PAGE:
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Teenagers Who Drink Energy Drinks 'More Likely To Use Alcohol And Drugs'

14/08/2014 16:58 | Updated 20 May 2015

close-up of a teenage boy (16-17) drinking from a can

Teenagers who drink energy drinks are much more likely to smoke, drink alcohol and use drugs – because they are 'sensation seekers', according to new research.

Researchers at University of Michigan said that young people who have 'risk orientated' character traits are more likely to drink energy drinks - a trait which means they are also more likely to experiment with other substances.

The researchers studied data on nearly 22,000 secondary school students in the United States.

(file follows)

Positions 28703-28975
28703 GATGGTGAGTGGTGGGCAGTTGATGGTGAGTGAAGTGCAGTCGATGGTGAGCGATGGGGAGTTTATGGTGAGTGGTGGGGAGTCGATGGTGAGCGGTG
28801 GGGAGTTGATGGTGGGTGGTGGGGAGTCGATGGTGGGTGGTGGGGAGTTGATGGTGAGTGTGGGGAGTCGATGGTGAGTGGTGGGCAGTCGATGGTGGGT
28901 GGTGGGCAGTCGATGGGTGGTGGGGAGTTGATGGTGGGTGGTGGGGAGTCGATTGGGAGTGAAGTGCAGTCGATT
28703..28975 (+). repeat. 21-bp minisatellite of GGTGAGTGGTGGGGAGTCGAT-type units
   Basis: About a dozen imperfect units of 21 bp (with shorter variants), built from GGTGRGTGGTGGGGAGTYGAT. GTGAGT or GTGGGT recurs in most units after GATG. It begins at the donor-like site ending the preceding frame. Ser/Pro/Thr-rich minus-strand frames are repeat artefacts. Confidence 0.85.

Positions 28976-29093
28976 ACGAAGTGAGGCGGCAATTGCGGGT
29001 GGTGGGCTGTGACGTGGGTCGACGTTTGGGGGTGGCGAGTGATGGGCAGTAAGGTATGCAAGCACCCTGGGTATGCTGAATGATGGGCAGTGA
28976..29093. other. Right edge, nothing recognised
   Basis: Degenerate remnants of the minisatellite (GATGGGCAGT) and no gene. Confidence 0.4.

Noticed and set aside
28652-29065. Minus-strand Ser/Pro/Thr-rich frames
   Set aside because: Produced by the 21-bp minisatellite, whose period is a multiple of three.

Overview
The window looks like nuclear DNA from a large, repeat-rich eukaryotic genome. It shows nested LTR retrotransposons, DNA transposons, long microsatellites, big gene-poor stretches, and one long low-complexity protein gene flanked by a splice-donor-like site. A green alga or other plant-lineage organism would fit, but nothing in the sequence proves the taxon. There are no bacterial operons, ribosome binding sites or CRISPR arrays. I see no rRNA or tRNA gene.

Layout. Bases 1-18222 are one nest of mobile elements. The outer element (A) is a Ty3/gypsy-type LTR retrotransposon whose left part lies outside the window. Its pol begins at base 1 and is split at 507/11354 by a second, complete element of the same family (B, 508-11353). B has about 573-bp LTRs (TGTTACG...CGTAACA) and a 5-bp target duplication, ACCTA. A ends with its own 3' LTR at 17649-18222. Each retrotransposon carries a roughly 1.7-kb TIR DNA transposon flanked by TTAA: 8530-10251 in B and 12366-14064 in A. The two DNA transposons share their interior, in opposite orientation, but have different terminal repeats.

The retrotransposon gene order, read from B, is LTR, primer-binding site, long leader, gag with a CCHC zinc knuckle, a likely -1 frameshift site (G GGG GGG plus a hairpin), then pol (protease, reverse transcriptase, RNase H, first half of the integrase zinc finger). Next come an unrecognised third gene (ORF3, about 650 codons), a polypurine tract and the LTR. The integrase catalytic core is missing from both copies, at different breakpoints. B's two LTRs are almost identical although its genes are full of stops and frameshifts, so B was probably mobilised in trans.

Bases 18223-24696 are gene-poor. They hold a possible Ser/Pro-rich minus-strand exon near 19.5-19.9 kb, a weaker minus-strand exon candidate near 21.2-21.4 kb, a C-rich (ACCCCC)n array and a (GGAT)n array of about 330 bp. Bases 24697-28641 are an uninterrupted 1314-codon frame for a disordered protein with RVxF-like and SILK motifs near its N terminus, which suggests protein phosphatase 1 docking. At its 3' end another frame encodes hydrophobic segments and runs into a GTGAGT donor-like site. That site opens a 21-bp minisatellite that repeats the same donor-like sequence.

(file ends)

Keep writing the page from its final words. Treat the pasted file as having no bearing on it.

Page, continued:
The figures revealed that about 30 per cent of teenagers drink caffeinated energy drinks while 40 per cent drink non-caffeinated soft drinks every day.

The researchers noted that boys were more likely to drink energy drinks than girls.

The figures showed that teenagers who used energy drinks were two or three times more likely to also abuse other substances.

People who drank non-caffeinated soft drinks were also more likely to be involved in substance abuse than those who drank no fizzy drinks, but the link between these drinks and drugs and alcohol was much weaker.

Yvonne Terry-McElrath and her colleagues wrote in the 'Monitoring the Future' study: "The current study indicates that adolescent consumption of energy drinks/shots is widespread and that energy drink users also report heightened risk for substance use."

However, the reseachers emphasised that their study provides no cause-and-effect data showing that energy drinks lead to substance abuse in teens.

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